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French Wedding Traditions

french wedding traditions

Weddings in France are always associated with glamourous shoots by the Seine with a stunning dress, or perhaps a more relaxed Provence wedding surrounded by lavender fields and sunshine. And then of course all the other possible weddings in between throughout this gorgeous country.

But France remains a country full of funny French people, and is proud of its local traditions. Weddings are no exceptions, with very special traditions of their own!  French bride Fiona, who is planning her wedding in 2015 in France, shares some traditions.

champagne

La Soupe a l’Oignon (Onion Soup)

Legend has it that the famous French onion soup was invented by Louis XV, one night where the only provisions he had were onions, butter and champagne. From these, he prepared a soup, thereby inviting one of France’s most delicious dishes.

french onion soupSource: Pinterest

From this day on, onion soup became popular with the French, and eventually appeared in weddings until it became a tradition. Indeed, it is now traditionally eaten towards the end of the night (or occasionally in the early hours of the morning!), in order to regain some energy after an emotional filled day and hours of dancing! It makes a nice way to end the night, sharing a lovely bowl of warm soup with grated Gruyere and croutons. Mmmm…

La Voiture Balai (Broom Wagon… or literally Broom Car)

This term is usually reserved for cycling, where the broom car would sweep up any one unable to make it to the finish of the race within the time permitted. In the wedding world, when the wedding cortege goes from the ceremony to the venue for the reception, the Voiture Balai plays a similar role. Namely making sure that none of the guests get lost along the way.

In order to make sure that the Voiture Balai is easily recognisable, a collection of accessories are normally attached to it, including but not limited to saucepans, brooms, “just married” signs, balloons, and toilette paper. Suffice to say that’s better to choose a car that can take a few scratches… and to have a confident driver who knows the area should they have to pursue some straggling guests!

Le Pot de Chambre

Now this is a very French tradition… Initially, the aim of this ritual was meant to provide the newlyweds with energy and strength after the meal, just before the wedding night (wink, wink). Intrigued? Here’s what to do:

A the end of the meal, the guests gift a brand new chamber pot to the newlyweds. Yes, that’s right. A Chamber Pot.

chamber pot

Just before they go off to bed, the newlyweds will need to eat a dish in the chamber pot, made from the leftovers of the alcohol from the wedding. This is supposedly meant to give them energy and strength for the night! Some also say that by drinking the remnants of alcohol it would also symbolise the end of the party and the start of married life!

However the pot is not simply handed over the newlyweds for them to take to bed. That would be far too easy and they might simply pretend to drink it (the horror!). Instead, the witnesses and close friends would normally go searching for the newlyweds, and cause chaos in their bedroom until the whole pot is drunk!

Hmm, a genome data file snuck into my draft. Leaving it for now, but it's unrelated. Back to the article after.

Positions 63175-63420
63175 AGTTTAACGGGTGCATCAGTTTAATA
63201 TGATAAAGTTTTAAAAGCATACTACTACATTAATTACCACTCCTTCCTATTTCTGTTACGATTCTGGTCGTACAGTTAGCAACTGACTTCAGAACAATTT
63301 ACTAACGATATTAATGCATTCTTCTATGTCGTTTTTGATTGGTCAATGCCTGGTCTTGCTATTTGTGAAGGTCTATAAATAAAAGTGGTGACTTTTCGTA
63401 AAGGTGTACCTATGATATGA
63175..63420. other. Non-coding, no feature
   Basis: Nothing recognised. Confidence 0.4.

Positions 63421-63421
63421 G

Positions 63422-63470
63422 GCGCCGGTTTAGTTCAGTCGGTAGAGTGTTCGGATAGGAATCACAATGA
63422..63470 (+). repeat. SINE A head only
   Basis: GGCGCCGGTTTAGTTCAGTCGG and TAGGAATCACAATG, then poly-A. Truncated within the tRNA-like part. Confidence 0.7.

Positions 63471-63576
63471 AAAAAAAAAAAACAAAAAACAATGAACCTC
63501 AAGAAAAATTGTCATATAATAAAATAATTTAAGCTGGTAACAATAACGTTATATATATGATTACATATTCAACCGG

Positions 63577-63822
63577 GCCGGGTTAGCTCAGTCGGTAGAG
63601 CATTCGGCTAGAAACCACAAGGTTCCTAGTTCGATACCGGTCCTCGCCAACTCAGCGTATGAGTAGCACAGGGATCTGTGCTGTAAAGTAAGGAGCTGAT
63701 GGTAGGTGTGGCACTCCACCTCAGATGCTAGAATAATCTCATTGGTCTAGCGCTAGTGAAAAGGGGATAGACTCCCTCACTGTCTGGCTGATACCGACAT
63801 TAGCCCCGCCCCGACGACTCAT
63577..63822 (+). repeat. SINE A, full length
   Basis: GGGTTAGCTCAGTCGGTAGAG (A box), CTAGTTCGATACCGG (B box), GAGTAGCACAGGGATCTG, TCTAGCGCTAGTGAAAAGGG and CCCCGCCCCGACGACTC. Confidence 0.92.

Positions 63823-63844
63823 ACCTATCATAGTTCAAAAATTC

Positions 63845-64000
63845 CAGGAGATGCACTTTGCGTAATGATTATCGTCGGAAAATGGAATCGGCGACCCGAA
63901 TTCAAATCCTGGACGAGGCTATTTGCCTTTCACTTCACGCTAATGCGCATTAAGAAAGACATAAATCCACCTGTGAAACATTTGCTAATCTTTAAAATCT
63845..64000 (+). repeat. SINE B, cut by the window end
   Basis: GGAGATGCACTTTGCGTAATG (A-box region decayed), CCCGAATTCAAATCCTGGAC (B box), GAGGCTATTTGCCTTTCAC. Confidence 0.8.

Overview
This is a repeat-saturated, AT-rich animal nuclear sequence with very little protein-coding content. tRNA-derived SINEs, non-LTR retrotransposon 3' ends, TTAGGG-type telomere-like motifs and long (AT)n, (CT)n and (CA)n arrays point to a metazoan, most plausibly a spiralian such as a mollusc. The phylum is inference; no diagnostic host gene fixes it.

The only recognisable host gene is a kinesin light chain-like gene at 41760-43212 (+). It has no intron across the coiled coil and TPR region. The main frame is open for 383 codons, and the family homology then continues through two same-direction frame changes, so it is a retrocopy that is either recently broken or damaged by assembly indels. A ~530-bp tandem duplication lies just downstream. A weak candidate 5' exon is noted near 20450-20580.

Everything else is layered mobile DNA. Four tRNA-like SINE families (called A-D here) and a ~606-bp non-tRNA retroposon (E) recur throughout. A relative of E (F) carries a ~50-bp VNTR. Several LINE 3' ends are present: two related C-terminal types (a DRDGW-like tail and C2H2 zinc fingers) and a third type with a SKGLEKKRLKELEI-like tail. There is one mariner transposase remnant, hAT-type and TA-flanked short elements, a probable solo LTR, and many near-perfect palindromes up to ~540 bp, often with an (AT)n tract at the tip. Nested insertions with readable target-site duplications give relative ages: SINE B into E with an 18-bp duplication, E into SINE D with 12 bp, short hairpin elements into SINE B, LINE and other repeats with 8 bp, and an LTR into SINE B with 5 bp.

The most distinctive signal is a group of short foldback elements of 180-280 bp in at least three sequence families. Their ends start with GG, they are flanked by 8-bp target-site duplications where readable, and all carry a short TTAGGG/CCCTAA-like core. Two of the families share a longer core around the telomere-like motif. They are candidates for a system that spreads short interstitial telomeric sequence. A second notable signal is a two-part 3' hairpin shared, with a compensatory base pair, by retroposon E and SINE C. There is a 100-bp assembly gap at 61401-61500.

An alternative to the above “recipe” consists of placing bananas in the bottom of the pot, covered with melted chocolate and champagne. Some will even go as far as placing some bits of toilet paper on top… Just in case the visual wasn’t enough! But it’s done in good spirits and for a good laugh.

There are also some other lesser known traditions across the country:

In Vendee – the Brioche Dance:

Around midnight, after the meal, the newlyweds offer a large round brioche to their guests on a platter. Accompanied by some fast paced music, the guests then dance around it, as well as going underneath the platter held by the newlyweds, until everyone has been underneath the platter.

brioche danceSource: via Flickr

Brittany and Pays de la Loire – the umbrella dance :

This usually carried out either at the beginning or at the end of the dancing. The newlyweds would start off dancing under a large umbrella. The groom holds it while guests throw paper streamers at them. Again, this is a bit of fun while also allowing a few moments for the newlyweds together.

Pays Basque – le paquito :

This is a musical animation, famous in the South West of France. The guests all sit down behind each other on the floor, and sway from front to back with the music. Then each person will be carried at arm’s length one after the other along the human chain. This usually leads to some great laughs!

North – the wheelbarrow game :

Guests would bring a tin of food to the wedding, having previously removed the label indicating its contents. The newlyweds would then go amongst the guests with a wheelbarrow, collecting all the tins. They would then have a an element of surprise in the food to eat in the first months of their marriage.

Who said the French didn’t have a sense of humour? All of the above are all made to ensure the night ends up in laughter and in good spirits!

Any other French wedding traditions that we have missed, please leave a comment below.

Fiona xx

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